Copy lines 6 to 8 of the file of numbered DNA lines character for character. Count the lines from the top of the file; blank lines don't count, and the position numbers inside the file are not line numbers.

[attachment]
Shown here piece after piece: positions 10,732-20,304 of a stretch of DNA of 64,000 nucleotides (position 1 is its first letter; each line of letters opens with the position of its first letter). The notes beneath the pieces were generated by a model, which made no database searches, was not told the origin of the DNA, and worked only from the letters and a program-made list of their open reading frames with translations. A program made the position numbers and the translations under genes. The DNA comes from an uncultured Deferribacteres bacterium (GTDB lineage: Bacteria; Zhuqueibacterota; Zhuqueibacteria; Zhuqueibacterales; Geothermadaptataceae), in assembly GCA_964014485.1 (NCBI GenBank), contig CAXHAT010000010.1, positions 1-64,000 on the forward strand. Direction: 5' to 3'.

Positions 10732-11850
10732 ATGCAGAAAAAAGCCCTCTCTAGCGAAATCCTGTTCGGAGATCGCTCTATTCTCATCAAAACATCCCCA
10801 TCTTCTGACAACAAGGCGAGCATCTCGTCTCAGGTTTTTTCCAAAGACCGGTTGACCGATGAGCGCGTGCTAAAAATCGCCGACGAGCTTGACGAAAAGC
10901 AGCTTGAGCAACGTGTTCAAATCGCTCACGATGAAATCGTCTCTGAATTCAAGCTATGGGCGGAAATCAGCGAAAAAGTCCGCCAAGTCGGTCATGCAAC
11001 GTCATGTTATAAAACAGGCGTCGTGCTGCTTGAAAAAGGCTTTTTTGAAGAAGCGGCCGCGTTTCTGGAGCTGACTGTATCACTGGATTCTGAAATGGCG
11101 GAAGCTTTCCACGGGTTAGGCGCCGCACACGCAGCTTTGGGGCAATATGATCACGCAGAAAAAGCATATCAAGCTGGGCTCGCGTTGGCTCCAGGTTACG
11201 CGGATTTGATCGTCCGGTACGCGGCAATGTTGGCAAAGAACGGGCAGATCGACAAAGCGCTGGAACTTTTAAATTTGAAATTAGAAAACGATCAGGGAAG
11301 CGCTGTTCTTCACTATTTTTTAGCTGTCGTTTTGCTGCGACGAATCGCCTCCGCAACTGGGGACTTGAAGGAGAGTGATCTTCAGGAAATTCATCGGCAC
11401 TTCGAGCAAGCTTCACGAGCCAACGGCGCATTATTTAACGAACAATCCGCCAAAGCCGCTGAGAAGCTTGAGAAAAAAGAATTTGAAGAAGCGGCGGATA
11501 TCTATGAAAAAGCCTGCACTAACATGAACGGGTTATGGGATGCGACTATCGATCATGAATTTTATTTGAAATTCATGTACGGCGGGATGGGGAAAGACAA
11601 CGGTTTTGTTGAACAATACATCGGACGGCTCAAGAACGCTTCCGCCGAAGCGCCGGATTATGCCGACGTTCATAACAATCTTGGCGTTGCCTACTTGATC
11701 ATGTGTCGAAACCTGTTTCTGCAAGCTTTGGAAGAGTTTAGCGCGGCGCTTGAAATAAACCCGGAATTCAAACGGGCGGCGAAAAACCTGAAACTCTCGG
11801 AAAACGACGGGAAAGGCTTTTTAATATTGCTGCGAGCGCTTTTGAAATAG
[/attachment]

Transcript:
11001 GTCATGTTATAAAACAGGCGTCGTGCTGCTTGAAAAAGGCTTTTTTGAAGAAGCGGCCGCGTTTCTGGAGCTGACTGTATCACTGGATTCTGAAATGGCG
11101 GAAGCTTTCCACGGGTTAGGCGCCGCACACGCAGCTTTGGGGCAATATGATCACGCAGAAAAAGCATATCAAGCTGGGCTCGCGTTGGCTCCAGGTTACG
11201 CGGATTTGATCGTCCGGTACGCGGCAATGTTGGCAAAGAACGGGCAGATCGACAAAGCGCTGGAACTTTTAAATTTGAAATTAGAAAACGATCAGGGAAG